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D?jin (), often romanized as doujin, is a general Japanese term for a group of people or friends who share an interest, activity, hobbies, or achievement. The word is sometimes translated into English as clique, fandom, coterie, society, or circle (e.g., a "sewing circle").

In Japan, the term is used to refer to amateur self-published works, including manga, novels, fan guides, art collections, music, anime and video games. Some professional artists participate as a way to publish material outside the regular publishing industry.

Annual research by the research agency Media Create indicated that of the $1.65 billion of the otaku industry in 2007, d?jin sales made up 48% ($792 million).[1]

Literary societies

Literary circles first appeared in the Meiji period when groups of like-minded waka writers, poets and novelists met and published literary magazines (many of which are still publishing today). Many modern writers in Japan came from these literary circles. One famous example is Ozaki Koyo, who led the Kenyusha society of literary writers that first published collected works in magazine form in 1885.

Manga circles

After World War II manga d?jin started to appear in Japan. Manga artists like Shotaro Ishinomori (Kamen Rider, Cyborg 009) and Fujio Fujiko (Doraemon) formed d?jin groups such as Fujiko's New Manga Party (?, Shin Manga-to). At this time d?jin groups were used by artists to make a professional debut. This changed in the coming decades with d?jin groups forming as school clubs and the like. This culminated in 1975 with Comiket in Tokyo.

D?jin today

Avid fans of d?jin attend regular d?jin conventions, the largest of which is called Comiket (a portmanteau of "Comic Market") held in the summer and winter at Tokyo Big Sight. Here, over 20 acres (81,000 m2) of d?jin materials are bought, sold, and traded by attendees. D?jin creators who base their materials on other creators' works normally publish in small numbers to maintain a low profile from litigation. This makes a talented creator's or circle's products a coveted commodity as only the fast or the lucky will be able to get them before they sell out.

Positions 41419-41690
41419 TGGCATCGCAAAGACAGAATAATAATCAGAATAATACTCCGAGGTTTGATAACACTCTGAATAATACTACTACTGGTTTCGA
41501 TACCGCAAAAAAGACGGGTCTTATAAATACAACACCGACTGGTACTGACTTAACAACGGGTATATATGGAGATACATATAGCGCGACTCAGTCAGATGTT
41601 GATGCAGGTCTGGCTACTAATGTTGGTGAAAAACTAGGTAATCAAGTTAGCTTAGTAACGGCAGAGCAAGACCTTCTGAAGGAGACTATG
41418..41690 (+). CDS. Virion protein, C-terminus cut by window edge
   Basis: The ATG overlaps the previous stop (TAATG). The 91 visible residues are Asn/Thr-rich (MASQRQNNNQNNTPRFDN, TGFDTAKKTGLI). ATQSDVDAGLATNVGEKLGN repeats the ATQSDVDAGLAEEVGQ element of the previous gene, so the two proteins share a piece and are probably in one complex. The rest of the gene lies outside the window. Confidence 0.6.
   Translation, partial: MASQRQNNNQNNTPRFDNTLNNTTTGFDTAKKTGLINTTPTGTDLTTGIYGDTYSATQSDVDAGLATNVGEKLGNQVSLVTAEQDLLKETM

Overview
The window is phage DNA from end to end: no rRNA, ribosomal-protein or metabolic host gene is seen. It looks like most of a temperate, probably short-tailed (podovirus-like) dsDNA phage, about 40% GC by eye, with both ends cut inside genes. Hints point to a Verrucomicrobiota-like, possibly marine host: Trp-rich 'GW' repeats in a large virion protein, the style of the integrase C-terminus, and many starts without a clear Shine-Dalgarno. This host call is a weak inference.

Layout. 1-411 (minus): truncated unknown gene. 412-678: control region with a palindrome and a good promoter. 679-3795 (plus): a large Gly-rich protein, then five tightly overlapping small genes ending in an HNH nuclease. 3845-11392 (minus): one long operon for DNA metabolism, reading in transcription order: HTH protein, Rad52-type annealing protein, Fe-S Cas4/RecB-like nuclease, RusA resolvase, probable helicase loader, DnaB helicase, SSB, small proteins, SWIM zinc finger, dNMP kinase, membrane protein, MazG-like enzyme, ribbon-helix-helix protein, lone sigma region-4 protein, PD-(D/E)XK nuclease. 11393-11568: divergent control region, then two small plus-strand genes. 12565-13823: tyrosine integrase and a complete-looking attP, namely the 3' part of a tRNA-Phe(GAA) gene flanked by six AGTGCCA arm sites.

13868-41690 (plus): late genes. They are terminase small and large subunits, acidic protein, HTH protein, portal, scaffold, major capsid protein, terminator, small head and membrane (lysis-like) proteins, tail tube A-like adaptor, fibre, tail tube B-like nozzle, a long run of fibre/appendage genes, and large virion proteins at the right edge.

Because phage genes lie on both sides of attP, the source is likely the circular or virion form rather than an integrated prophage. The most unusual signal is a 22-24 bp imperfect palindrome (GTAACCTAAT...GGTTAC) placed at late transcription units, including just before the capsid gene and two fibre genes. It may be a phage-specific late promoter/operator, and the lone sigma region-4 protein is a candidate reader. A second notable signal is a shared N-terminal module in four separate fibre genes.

Over the last decade, the practice of creating d?jin has expanded significantly, attracting thousands of creators and fans alike. Advances in personal publishing technology have also fueled this expansion by making it easier for d?jin creators to write, draw, promote, publish, and distribute their works.

Western perception

In Western cultures, d?jin are often perceived to be derivative of existing work, analogous to fan fiction. To an extent, this is true: many d?jin are based on popular manga, anime or video game series. However, many d?jin consisting of original content also exist. Among the numerous d?jin categories, d?jinshi () are the ones getting the most exposure outside Japan, as well as within Japan, where d?jinshi are by tradition the most popular and numerous d?jin products.[]



External links

  • Doujinshi DB: user-submitted database of d?jinshi artists/circles/books, including name translations

  This article uses material from the Wikipedia page available here. It is released under the Creative Commons Attribution-Share-Alike License 3.0.



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